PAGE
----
Hank Pym secretly builds a team of heroic Avneger Ultron’s to Battle Ultron Prime on the day of disaster that leads to the Age Of Ultron. They arise from a secret bunker in Avnegers Mansion, fight Ultron as the heroes are losing to him, beat him,and then self destruct ala T2 ending to avoid Ultron tech ever being use again. It is then revealed Hank Pym has developed new Pym particles that bend time as well as space, and he goes to live in the distant future to work on building a new AI that will benifit humanity…..

  9. June 21, 2013 at 5:12 pm — Reply

    Couldn’t agree more. I’d probably be a little more generous bearing in mind the art. But the story sucked big time. I was hoping it was going to go all meta and have Sue Storm travel back and get Wolverine to execute the Marvel writers so the issue disappeared in my hands.

    What the hell was that flying behind Angela? Surely they didn’t crack the DC universe as well so that giant flying head that was after Lobo escaped?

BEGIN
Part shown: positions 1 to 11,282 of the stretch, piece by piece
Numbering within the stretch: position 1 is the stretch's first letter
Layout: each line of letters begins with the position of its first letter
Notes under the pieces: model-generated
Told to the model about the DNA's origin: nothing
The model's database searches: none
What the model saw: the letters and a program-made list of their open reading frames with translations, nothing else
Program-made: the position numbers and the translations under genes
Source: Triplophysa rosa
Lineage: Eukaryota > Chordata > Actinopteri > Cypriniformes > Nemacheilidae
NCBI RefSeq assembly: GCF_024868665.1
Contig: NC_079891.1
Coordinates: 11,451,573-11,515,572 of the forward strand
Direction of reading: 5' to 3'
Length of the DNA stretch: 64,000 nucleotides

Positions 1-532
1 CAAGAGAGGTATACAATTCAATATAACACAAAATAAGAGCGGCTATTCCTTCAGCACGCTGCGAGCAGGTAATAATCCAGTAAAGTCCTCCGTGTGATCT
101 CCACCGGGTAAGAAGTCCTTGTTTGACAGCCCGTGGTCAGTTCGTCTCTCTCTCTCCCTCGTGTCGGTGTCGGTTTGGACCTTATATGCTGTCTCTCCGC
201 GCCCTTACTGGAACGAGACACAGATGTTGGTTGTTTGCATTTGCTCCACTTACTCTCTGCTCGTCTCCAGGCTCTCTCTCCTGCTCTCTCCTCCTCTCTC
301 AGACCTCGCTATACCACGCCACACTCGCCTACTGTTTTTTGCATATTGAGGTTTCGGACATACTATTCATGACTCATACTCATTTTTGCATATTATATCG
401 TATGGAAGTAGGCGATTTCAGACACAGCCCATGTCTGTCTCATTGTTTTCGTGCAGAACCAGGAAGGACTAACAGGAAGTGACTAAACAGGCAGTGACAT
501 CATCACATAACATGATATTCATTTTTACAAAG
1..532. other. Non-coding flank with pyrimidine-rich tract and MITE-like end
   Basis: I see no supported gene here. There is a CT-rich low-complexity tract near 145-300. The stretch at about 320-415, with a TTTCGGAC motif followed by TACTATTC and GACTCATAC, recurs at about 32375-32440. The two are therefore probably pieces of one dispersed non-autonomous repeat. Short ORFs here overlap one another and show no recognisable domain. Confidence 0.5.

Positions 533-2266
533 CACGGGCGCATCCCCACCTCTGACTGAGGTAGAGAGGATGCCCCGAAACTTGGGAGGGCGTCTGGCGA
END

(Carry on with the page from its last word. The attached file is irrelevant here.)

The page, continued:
This had all the hallmarks of writing by committee where everyone’s idea gets used. I’d love to really know what was going on when this was created (supposedly two years ago).

    I come away from every Marvel event saying “Never again!” and yet – like a moth – I’m drawn back.

  10. Michael
    July 2, 2013 at 9:02 pm — Reply

    And I still say my “Age Of Ultron: SPECIAL EDITION!” which consisted of Wolverine thinking about something or other while crossing a room (hey he could’ve been crossing the room to board the Time Platform!) in only 32 pages was a winner of an idea!